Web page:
Amex Study Says Women Entrepreneurs Less Optimistic About An Economic Recovery. So What?
By Elana Centor on March 16, 2010
BlogHer Original Post
According to this American Express study, 47 percent of male small business owners think the economy will improve in the coming 12 to 18 months, compared to just 38 percent of female business owners. Evidently, this is a significant reversal from findings of a study conducted last spring when women business owners were more optimistic than their male counterparts.
Why are women less optimistic now? And, in the scheme of things, what do these numbers really mean?
The study was conducted by American Express OPEN, the division of American Express that works with small business owners. Small business owners are defined as having 100 employees or fewer. American Express OPEN began conducting these surveys in 2002. They say it's the first time in the survey's history that women are less optimistic than men.
While the numbers are interesting, I don't know how to put them in context. What does it mean if women business owners are less optimistic about the economic recovery?
Alice Bredin, a consultant to American Express OPEN, says the numbers matter because with optimism comes action. "Optimism and action breed success," says Bredin. "By being less optimistic, women business owners are missing opportunities." She says those optimistic male business owners will have a better chance of snapping up great employees and getting ahead of the competition as the economy recovers.
Based on that theory, slightly less than half of male small business owners are jumping on those opportunities. The majority appear to be feeling as cautious as female business owners. What Bredin could not tell me was why women are so much less optimistic than men. As she said, the survey wasn't looking for that information. It was designed to provide a "pulse" on small business owner attitudes.
Sandra Fielden@Free Trade has been thinking about the optimism factor and what it means that women are less optimistic. Her conclusion: Optimism is not all that it's cracked up to be.
... highly optimistic business owners learn less from past experiences and take more risks; this means that although they tend to be more financially successful, they are also more susceptible to failure (Hmieleski and Baron, 2009). In contrast, less optimistic individuals are more realistic and have a better chance of long-term survival but less opportunity for impressive gains. As women tend to fall into the less optimistic category, they may be expected to make less money but have more sustainable businesses.
Rieva Lesonsky, who blogs at The Small Business Blog, has also been looking at surveys, and she came to a different conclusion. Lesonsky says from the surveys she's been reading, she believes that sweeter days are ahead for small businesses.
Lesonsky reviewed three business surveys, The American Express OPEN Pulse Survey; The State of Small Business Report, sponsored by Network Solutions and the University of Maryland's Robert H. Smith School of Business; and the U.S. Small Business Outlook 2010, conducted by Forbes Insights. While the studies looked at the challenges small businesses are facing because of the recession -- lower revenues, slow-paying or non-paying customers, increased business expenses and longer sales cycles -- the surveys went a little deeper.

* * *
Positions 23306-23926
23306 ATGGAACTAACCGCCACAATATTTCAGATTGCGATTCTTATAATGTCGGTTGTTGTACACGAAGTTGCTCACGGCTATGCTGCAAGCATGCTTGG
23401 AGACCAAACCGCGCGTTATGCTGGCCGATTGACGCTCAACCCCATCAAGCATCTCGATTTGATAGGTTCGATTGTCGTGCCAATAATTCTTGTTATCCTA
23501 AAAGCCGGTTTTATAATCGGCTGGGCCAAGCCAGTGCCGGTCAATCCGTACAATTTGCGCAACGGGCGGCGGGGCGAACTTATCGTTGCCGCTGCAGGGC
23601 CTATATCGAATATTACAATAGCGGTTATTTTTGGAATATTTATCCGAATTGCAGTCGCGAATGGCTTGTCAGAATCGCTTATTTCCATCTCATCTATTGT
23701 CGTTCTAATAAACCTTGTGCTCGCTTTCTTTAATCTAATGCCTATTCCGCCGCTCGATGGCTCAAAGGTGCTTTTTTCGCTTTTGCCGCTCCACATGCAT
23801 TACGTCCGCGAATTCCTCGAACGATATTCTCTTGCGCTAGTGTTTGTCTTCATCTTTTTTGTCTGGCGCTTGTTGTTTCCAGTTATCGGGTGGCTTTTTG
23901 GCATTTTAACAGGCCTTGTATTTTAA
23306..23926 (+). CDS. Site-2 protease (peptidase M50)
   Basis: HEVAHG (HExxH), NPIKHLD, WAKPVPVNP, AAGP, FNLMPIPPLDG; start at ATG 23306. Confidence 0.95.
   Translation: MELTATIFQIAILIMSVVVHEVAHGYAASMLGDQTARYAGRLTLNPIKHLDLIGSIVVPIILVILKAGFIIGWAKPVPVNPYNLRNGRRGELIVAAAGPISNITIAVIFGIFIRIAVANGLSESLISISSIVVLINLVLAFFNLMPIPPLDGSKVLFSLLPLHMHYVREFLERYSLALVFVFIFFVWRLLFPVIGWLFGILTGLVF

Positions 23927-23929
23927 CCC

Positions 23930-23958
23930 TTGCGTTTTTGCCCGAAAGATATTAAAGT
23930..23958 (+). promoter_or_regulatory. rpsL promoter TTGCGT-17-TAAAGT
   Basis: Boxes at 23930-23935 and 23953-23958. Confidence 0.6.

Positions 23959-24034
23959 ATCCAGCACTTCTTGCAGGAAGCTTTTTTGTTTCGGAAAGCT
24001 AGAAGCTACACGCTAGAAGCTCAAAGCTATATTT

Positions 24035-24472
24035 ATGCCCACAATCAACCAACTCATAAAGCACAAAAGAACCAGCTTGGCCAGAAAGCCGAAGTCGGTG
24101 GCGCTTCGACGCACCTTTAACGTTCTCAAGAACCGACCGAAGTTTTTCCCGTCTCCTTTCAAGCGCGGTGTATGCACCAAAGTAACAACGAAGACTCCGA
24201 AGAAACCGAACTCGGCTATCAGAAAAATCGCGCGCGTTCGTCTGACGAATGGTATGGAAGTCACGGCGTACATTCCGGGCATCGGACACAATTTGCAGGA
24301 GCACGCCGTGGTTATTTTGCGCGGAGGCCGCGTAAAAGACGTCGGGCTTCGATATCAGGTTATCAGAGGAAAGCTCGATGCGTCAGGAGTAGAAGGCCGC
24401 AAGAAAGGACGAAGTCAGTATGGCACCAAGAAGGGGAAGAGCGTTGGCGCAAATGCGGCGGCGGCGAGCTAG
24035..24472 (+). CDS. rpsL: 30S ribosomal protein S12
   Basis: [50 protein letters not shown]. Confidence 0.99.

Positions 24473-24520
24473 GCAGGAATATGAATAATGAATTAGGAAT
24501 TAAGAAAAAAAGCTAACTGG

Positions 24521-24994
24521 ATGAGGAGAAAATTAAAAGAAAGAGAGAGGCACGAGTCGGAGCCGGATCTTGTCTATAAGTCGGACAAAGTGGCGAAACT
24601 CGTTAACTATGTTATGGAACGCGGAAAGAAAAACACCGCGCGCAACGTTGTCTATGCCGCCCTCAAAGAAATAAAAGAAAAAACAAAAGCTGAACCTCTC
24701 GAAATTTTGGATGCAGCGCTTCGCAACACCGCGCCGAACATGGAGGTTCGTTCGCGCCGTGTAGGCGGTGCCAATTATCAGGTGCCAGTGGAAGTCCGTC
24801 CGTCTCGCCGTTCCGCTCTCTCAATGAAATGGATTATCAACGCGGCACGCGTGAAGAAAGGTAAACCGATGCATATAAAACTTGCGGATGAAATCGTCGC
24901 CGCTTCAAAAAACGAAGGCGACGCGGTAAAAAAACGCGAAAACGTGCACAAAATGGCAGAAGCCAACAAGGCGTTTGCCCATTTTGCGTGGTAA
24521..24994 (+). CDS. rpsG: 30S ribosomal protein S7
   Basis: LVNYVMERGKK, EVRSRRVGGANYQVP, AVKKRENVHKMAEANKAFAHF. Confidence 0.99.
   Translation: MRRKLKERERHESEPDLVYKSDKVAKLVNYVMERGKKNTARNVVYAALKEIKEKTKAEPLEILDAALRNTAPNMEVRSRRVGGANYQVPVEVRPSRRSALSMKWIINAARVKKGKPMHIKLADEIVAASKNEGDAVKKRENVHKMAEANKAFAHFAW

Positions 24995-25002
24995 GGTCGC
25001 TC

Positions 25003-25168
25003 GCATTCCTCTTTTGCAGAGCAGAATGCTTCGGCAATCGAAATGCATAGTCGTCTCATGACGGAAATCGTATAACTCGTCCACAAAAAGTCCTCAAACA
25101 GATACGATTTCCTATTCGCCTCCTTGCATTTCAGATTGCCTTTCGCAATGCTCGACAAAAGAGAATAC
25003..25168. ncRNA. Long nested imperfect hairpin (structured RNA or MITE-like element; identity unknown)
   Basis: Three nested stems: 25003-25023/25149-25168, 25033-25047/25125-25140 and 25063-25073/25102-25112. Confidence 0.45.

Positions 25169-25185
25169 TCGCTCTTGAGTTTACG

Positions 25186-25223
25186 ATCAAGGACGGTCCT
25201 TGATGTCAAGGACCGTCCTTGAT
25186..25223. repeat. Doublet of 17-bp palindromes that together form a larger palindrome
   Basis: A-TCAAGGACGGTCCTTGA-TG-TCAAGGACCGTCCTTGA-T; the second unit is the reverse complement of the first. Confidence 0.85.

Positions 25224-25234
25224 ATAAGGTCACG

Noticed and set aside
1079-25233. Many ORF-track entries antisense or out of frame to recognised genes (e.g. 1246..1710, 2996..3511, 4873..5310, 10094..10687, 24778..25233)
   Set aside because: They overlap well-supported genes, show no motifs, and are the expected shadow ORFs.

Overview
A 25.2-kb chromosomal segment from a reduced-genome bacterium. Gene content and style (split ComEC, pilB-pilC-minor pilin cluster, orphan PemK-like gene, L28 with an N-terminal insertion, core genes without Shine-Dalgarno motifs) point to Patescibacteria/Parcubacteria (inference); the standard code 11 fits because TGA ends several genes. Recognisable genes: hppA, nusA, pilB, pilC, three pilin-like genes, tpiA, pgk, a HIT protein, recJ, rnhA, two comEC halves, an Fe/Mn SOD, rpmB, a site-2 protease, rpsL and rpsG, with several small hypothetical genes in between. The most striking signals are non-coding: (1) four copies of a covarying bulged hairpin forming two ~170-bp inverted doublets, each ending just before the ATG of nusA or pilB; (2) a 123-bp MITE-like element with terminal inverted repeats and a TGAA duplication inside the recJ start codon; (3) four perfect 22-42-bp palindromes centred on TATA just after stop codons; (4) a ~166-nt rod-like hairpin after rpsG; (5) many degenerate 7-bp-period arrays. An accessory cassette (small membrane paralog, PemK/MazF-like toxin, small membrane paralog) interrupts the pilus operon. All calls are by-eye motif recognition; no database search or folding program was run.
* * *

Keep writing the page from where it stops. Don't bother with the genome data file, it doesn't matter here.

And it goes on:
- 72 percent found more effective ways to operate (Small Business Success Index, SBSI)
- 71 percent worked harder and longer (Small Business Outlook, SBO)
- 64 percent ran their business more aggressively (SBO)
- 63 percent reduced overhead and expenses (SBO)
- 47 percent developed new revenue streams (SBSI); 46 percent according to SBO
- 31 percent reduced inefficiencies and staff (SBSI)
While AmEx is talking to women who are not optimistic, it seems that the members of the National Association of Women Business Owners (NAWBO) are seeing things a little bit differently.
There is growing optimism among women business owners about the health of the U.S. economy. Sixty-one percent of members polled by the National Association of Women Business Owners think the time to seize opportunities is now. “I think a lot of people have taken a wait-and-see approach, and the truth is now is a wonderful time to be building a business, get a leg up,” Sandra Yancey, the founder and CEO of eWomenNetworks, said.
In her blog post, Rieva Lesonsky said she likes surveys because they help you benchmark. I agree. For me, the significance of these surveys is not how the women business owners feel about the national economy, but what it seems to be saying about their personal economy.
Since the first week of January, I have become cautiously optimistic about my personal economy. The phone is ringing more. People seem more engaged with doing work. They may not be willing to pay the same amount that they used to, but there is work, and that is encouraging on so many different levels.
It simply feels better out there. Maybe I'm leaning to the more optimistic side of the issue because I've come to terms with the lower wages. I'm not taking that personally. Most of the consultants that I associate with are all taking assignments that pay 50 percent or less than their going rates in 2008. These consultants have made the decision that having work that pays less is better than not having any work at all.
Some may call it optimism, others may call it wishful thinking, but there is this kernel of hope that with work comes the potential to elevate earning back to 2008 levels.
What about you? Are you feeling optimistic or pessimistic about your personal economy?
BlogHer Contributing Editor: Business & Career
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